Sen. Chuck Grassley spent more on mass mailings in 2015 than any other U.S. senator, but his staff said that likely reflects fewer senators using traditional mail to reach constituents.
The Iowa Republican spent $68,358 last year, according to quarterly reports from the Secretary of the Senate.
That was the cost of putting out a full-color, multi-page brochure touting Grassley’s accomplishments and listing ways Iowans can connect with the senator, spokeswoman Jill Gerber said.
Grassley, seeking a seventh term in November, has sent a similar mailer nearly every August since 1995, she said.
“It goes to every household in the selected ZIP codes through a bulk mailing rate,” she said. “Sen. Grassley chooses the ZIP codes randomly so that over time, the newsletter is sent statewide, by and large.”
The campaign of Patty Judge, Grassley’s Democratic opponent, criticized the brochure.
“Forcing taxpayers to fund a large, campaign-style mailing to voters across Iowa — within just days of the legal cutoff — is a clear sign that Chuck Grassley is putting Washington games ahead of Iowa’s hardworking families,” spokesman Sam Roecker said in an email.
There is a moratorium on mass mailings within 60 days before primary and general elections.
“This mailing contains no urgent information and sticks to the same misleading talking points in Chuck Grassley’s television ads,” Roecker said.
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U.S. senators and representatives are allowed to send non-campaign mail under the franking privilege, which lets their signature count as postage. Each senator’s franked mail postage allowance equals the cost of sending one first-class mailing to every address in the senator’s state, the <URL destination="https://fas.org/sgp/crs/misc/RS22771.pdf">Congressional Research Service reported.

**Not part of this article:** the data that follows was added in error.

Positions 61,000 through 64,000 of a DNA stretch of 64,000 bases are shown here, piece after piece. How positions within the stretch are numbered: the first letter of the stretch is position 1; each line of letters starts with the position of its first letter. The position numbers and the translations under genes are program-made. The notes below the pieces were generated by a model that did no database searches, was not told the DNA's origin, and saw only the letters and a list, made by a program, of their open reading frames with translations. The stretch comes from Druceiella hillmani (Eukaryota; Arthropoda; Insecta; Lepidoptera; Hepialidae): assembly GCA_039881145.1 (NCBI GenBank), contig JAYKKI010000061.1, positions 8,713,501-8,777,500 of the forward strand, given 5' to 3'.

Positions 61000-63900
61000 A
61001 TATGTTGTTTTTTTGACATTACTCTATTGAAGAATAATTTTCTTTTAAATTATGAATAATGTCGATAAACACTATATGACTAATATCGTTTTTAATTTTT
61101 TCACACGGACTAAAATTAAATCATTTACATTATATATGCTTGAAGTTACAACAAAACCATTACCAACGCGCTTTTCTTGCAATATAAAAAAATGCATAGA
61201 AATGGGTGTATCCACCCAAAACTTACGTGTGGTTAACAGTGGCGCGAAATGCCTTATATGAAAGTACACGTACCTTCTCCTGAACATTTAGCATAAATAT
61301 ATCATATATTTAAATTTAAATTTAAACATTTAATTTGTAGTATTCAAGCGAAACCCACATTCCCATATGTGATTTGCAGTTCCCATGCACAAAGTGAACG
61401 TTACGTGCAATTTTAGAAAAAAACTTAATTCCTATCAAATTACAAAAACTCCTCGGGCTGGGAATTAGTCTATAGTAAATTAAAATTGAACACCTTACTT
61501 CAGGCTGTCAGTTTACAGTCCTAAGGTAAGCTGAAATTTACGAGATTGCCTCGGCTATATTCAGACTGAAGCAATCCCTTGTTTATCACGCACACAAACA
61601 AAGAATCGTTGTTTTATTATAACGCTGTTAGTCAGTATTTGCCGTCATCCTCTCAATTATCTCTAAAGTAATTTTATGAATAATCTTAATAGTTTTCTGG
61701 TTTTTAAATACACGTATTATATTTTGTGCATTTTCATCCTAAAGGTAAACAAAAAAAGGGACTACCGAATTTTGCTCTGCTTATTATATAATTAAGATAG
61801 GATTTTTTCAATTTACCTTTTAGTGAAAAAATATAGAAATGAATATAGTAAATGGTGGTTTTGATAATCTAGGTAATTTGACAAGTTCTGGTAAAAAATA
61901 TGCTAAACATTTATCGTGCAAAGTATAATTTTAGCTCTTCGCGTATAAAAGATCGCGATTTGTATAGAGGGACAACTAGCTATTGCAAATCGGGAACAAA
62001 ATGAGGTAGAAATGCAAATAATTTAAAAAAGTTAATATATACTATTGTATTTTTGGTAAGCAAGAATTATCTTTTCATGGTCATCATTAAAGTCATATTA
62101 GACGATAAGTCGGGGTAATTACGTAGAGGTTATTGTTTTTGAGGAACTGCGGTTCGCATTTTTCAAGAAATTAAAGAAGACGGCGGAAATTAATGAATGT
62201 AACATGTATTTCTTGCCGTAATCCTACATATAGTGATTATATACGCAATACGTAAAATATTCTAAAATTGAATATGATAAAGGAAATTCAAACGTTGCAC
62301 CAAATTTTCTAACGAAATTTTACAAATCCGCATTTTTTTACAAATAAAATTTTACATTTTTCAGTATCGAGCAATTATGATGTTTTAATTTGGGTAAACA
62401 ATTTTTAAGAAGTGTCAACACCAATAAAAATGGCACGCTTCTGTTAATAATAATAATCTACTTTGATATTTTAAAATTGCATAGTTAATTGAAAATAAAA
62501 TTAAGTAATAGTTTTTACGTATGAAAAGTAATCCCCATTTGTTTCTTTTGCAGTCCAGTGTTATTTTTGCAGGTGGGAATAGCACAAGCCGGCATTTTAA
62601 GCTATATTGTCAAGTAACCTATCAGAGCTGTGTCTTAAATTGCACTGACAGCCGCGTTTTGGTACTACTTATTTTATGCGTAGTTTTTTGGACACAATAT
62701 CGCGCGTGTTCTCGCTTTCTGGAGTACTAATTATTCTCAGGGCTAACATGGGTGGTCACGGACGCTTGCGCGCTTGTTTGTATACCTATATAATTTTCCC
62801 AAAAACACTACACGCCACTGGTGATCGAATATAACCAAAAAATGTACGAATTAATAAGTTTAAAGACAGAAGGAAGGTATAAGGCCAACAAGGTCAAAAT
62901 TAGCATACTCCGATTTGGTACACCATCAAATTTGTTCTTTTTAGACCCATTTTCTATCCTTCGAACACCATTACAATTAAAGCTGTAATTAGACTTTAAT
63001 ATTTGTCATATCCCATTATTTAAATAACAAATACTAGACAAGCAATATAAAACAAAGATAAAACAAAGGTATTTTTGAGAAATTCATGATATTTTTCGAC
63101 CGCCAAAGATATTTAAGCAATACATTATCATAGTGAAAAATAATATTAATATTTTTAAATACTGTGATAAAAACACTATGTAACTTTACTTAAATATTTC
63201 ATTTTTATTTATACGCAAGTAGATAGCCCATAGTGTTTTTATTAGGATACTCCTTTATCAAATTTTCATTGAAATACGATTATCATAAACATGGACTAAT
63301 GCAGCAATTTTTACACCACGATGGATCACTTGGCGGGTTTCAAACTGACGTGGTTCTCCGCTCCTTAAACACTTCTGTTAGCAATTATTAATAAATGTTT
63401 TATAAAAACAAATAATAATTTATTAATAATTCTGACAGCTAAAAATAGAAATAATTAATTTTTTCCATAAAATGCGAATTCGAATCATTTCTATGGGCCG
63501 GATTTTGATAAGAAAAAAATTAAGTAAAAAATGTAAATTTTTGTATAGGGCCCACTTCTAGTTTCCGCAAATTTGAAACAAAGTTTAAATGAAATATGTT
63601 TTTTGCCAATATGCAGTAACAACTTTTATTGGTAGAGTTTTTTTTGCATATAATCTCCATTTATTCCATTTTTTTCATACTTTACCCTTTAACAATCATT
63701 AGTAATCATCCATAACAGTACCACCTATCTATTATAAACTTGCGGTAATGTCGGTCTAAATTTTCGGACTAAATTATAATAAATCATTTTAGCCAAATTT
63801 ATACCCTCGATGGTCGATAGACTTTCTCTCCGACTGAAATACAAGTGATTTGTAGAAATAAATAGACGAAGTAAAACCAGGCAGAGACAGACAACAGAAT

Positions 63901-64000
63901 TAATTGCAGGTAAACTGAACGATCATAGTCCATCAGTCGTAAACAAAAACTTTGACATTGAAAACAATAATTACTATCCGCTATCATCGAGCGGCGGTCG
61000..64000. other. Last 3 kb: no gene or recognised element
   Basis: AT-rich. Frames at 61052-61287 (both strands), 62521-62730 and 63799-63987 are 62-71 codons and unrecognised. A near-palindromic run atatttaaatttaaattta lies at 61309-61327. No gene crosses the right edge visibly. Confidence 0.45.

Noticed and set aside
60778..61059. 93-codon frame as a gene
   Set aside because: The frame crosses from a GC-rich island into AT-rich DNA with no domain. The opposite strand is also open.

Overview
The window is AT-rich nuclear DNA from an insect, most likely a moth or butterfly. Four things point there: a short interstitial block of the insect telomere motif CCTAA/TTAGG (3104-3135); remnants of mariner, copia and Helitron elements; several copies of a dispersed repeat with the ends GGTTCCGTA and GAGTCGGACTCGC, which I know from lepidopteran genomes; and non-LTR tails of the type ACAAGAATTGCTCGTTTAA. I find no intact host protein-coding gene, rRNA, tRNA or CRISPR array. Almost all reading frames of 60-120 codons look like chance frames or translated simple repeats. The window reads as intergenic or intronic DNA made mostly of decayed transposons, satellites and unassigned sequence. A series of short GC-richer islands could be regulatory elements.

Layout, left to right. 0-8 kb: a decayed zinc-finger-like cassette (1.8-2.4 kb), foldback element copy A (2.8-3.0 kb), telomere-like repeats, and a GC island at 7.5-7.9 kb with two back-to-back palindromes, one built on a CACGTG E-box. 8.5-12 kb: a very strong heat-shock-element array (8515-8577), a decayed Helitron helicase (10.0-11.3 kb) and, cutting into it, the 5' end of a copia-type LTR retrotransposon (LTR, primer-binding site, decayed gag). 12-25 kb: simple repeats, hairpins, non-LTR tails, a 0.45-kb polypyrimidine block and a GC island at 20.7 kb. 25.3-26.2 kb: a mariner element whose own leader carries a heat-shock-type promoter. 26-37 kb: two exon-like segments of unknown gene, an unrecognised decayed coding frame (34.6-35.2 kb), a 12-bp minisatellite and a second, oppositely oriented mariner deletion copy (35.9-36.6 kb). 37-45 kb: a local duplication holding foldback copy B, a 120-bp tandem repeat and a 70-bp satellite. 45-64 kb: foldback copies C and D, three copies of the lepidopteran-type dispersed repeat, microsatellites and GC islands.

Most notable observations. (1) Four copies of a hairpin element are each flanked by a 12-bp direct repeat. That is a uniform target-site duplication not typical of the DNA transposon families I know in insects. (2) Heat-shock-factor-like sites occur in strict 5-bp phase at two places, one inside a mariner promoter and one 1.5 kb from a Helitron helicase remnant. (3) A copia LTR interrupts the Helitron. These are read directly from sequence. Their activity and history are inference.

</URL>Mailings allowed include newsletters, questionnaires, biographical information or pictures and parts of the Congressional Record. These are supposed to be official business, not campaign mailings, but they often serve double duty.
“It’s a bit of a twofer,” said Tim Hagle, a University of Iowa associate political science professor.
“This year — Grassley has said this — might be one of his toughest fights,” Hagle added. “It doesn’t hurt to remind voters what he’s doing.”
Grassley is leading Judge by about 10 percentage points, according to an average of polls listed by RealClear Politics. But Judge has been hammering Grassley with a “Do your job” message that relates to his refusal to hold confirmation hearings on Judge Merrick Garland’s nomination for the U.S. Supreme Court.
Only 19 U.S. senators used their franking privileges in 2015 to send mass mailings — or mailings to 500 addresses or more, records show. Of those, Grassley spent the most, followed by Dean Heller, R-Nevada, with $66,968, and David Vitter, R-Louisiana, with $66,813.
“It looks like fewer and fewer senators are sending hard copy newsletters,” Gerber said. “We (also) send out an electronic newsletter. Maybe more senators are shifting to more electronic correspondence.”
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Grassley was the third-highest spender in the Senate on mass mailings over the past five years, spending $259,778 on mass mail from April 1, 2011, to March 31, 2016, Senate reports show.
The Gazette reported in April that U.S. Rep. Rod Blum, R-Dubuque, spent more on mass mailings and communications in 2015 than all House peers.
Top 2015 spenders on mailings
These U.S. senators spent the most in 2015 on mass mailings:
Chuck Grassley, R-Iowa: $68,358
Dean Heller, R-Nevada: $66,968
David Vitter, R-Louisiana: $66,813
Chris Murphy, D-Connecticut: $65,973
Brian Schatz, D-Hawaii: $62,810
Steve Daines, R-Montana: $53,281
Mazie Hirono, D-Hawaii: $48,820
Bill Cassidy, R-Louisiana: $31,244
Jerry Moran, R-Kansas: $19,953
Jeff Merkley, D-Oregon: $17,601
Source: Secretary of the U.S. Senate